Exit pass for club root
Brassicas – cabbages, broccoli, cauliflower, brussels sprouts, radishes, turnips, stocks, wallflowers and other plants belonging to the family Brassicaceae ( Cruciferae) – are prone to club root.
The name derives from the damage the disease does to the roots of its host plants, deforming them into club-like lumps.
Primarily associated with warm, moist, acid soils, the disease spores can rest in the soil without any host plants for between 7 to 21 years, which makes it a real problem if anyone is unfortunate enough to have it in their gardens.
As club root is a soil borne disease, be careful about introducing soil from other areas including new top soil, soil on tools or boots, plants from other places grown in soil, including bundles of soil-grown plant seedlings.
When young brassica plants reach a certain stage, the infected roots restrict the amount of moisture or food available to the foliage. The leaves then turn yellow, droop and the plant dies.
There is no chemical treatment I am aware of that will eradicate the disease. The only known way to kill club root in infected soil is by using or applying steam – an unlikely option for most people.
As the disease prefers acid conditions, heavily treating the soil with soft garden lime will make it difficult for the spores to spread to the roots.
I have recommended using potassium permanganate (Condy’s crystals) as a soil drench to sterilise the soil in the planting area. Dissolve 3⁄ teaspoon of Condy’s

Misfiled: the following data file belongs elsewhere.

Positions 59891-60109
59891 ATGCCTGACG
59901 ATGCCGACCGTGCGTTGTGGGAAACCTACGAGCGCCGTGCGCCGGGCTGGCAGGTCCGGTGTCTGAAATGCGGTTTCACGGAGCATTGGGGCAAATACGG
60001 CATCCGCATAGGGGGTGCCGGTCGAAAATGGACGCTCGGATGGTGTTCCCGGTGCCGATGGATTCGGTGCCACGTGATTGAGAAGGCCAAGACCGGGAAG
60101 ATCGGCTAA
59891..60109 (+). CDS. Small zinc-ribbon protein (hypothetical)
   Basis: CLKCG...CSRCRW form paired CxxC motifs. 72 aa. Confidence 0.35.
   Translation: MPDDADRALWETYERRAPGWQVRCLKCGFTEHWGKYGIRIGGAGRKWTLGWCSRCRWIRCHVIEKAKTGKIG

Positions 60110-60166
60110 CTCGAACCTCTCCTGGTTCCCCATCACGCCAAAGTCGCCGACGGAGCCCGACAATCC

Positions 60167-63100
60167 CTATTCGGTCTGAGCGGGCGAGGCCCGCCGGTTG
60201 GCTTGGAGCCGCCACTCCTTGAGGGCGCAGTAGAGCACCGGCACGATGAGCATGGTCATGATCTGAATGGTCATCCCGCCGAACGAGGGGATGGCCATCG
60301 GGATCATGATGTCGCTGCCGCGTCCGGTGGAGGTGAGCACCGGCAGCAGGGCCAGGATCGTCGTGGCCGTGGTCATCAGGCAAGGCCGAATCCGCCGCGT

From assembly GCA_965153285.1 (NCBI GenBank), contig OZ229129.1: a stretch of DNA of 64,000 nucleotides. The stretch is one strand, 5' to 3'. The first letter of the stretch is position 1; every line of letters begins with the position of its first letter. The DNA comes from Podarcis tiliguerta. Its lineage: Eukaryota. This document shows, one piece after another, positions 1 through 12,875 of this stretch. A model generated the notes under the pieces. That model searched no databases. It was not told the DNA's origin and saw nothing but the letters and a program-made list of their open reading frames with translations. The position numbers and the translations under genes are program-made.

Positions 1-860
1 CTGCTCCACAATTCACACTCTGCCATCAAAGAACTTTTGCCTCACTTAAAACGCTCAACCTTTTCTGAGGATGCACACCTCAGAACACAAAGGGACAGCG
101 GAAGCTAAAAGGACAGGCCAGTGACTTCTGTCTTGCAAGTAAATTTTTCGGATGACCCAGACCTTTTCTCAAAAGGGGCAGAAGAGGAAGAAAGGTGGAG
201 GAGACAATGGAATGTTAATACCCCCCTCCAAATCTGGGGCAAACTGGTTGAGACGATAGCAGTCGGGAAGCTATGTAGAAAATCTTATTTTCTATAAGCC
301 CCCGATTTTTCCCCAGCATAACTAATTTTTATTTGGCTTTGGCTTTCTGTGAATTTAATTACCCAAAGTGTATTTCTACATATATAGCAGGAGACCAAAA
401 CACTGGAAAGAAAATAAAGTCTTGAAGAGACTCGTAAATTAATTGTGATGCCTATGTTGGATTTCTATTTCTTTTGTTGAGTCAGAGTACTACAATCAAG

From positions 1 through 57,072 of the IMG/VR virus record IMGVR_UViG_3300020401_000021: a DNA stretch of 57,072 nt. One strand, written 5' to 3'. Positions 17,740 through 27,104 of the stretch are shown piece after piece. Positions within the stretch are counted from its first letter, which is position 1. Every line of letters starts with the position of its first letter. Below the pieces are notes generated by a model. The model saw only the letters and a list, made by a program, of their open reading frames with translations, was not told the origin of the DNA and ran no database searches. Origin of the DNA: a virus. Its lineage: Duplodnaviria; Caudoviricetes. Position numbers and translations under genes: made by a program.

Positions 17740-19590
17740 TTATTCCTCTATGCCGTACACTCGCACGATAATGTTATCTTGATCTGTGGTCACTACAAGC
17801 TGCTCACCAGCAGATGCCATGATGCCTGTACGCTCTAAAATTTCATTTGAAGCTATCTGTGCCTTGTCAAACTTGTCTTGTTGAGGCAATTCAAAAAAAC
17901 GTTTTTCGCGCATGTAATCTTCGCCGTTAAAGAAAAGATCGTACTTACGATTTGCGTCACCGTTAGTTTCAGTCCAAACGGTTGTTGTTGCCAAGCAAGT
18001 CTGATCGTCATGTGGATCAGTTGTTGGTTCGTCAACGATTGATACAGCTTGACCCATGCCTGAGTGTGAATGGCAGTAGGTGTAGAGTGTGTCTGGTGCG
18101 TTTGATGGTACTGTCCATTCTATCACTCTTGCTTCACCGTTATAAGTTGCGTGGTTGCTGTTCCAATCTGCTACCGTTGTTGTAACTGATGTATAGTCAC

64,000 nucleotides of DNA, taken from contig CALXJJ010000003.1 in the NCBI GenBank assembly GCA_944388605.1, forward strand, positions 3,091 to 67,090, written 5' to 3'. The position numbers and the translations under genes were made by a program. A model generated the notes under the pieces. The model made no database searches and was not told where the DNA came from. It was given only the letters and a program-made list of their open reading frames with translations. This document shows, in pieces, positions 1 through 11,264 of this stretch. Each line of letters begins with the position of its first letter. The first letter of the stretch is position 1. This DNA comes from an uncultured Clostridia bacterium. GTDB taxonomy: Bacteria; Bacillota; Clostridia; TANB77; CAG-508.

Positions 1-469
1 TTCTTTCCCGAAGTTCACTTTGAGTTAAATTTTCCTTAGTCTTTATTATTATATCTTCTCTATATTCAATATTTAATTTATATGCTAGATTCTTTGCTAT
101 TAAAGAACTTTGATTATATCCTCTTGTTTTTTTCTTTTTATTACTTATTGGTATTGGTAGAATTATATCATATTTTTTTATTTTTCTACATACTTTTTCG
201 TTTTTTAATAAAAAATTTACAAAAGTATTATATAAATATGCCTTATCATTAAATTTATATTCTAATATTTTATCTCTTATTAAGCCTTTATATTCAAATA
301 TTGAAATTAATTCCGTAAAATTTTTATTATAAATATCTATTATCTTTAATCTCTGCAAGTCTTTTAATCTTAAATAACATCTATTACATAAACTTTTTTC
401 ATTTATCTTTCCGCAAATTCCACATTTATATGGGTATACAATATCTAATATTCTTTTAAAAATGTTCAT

4 crystals into a litre of water along with three tablespoons of salt.
Once dissolved, add another 9 litres of water and apply one litre to each planting hole prior to planting. This appears to sterilise the soil, giving seedlings a good chance to establish, grow and hopefully reach maturity before the disease chokes off growth.
Planting quick maturing crops or planting crops after treating the soil in the early autumn can also work as the disease prefers a warm environment, not the cold soils of winter.
Unfortunately, Condy’s crystals also destroys beneficial microbes and fungi. An answer could be a product called Terracin which suppresses soil pathogens and helps increase beneficial soil life.
About a month before planting, drench the soil with Terracin according to the label instructions.
Ensure that the treated area extends a metre or more beyond where the seedlings will be planted.
Liming the area is advisable, keeping the soil moist, but not with chlorinated water as it kills beneficial microbes.
Three weeks later apply Mycorrcin (or Thatch Busta) to increase the beneficial microbe populations.
Plant the seedlings a further week after this.
The objective is to surround the roots with enough beneficial microbes and fungi to restrict the spread of the damaging spores.
Planting brassicas, other than the fast maturing bok choy, is not practical until after the shortest day, with August the preferred time for most areas, so there is plenty of time to plan an assault on club root.
Problems ring me at 0800 466 464 (Palmerston North 357 0606) Email email@example.com Web site www.gardenews.co.nz
Gardeners wanting to grow beautiful heads of broccoli first need to get on top of club root. Photo: FAIRFAX NZ